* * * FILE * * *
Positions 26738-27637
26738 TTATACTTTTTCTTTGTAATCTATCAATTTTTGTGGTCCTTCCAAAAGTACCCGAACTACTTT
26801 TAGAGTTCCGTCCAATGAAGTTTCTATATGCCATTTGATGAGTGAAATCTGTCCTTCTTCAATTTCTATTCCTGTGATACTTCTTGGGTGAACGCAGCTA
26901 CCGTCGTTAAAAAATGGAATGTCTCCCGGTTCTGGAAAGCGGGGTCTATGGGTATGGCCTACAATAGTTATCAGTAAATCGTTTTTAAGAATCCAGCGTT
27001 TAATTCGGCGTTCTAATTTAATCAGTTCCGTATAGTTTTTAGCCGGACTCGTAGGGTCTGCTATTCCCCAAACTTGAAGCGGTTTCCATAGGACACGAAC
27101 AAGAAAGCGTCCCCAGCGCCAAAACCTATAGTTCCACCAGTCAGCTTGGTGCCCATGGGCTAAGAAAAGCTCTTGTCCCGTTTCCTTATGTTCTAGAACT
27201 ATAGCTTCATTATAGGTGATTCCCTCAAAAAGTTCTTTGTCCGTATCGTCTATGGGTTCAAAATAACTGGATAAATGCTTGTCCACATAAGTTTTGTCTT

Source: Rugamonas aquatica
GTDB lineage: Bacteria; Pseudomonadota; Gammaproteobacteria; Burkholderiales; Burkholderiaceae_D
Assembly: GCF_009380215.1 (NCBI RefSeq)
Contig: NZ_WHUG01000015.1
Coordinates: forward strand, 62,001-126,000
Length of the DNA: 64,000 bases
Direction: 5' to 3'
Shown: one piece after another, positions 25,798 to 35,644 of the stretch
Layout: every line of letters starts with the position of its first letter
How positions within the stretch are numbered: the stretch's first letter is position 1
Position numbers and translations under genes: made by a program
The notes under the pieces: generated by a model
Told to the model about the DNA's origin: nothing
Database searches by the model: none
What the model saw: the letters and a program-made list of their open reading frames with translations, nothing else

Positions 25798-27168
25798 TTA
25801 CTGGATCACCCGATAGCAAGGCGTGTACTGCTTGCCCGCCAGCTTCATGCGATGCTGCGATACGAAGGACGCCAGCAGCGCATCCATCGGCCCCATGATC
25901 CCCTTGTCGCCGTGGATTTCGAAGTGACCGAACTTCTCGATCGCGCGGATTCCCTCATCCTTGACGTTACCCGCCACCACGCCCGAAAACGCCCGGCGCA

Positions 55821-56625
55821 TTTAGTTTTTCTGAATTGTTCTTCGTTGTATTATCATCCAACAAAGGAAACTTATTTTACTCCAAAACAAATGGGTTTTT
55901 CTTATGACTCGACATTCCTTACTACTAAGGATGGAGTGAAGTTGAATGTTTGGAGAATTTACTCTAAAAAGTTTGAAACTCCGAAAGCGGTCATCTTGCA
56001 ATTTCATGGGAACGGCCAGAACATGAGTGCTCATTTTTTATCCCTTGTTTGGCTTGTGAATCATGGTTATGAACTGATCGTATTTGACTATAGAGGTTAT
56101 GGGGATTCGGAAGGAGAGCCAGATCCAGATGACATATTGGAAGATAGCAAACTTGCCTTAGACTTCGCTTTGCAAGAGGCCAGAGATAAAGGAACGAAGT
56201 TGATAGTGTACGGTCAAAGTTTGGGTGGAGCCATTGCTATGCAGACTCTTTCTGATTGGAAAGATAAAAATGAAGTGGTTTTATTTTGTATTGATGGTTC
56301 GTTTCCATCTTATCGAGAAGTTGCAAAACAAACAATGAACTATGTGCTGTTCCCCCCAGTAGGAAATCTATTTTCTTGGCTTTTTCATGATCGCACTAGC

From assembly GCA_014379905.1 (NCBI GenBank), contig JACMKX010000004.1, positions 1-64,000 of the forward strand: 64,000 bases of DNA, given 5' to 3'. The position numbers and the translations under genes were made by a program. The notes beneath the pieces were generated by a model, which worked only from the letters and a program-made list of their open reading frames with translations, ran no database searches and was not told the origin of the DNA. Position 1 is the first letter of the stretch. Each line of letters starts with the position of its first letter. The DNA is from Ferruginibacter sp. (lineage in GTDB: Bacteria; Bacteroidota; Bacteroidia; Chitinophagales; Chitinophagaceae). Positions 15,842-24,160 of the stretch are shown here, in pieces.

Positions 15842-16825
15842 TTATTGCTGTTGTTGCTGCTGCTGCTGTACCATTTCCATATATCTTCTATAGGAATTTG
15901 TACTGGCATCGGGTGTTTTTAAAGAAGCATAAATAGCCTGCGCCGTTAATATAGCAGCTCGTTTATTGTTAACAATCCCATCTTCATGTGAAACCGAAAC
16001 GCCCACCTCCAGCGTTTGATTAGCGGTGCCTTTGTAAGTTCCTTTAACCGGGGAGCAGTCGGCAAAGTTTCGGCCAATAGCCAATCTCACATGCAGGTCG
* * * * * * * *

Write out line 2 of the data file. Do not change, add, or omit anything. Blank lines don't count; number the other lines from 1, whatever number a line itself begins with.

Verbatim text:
26738 TTATACTTTTTCTTTGTAATCTATCAATTTTTGTGGTCCTTCCAAAAGTACCCGAACTACTTT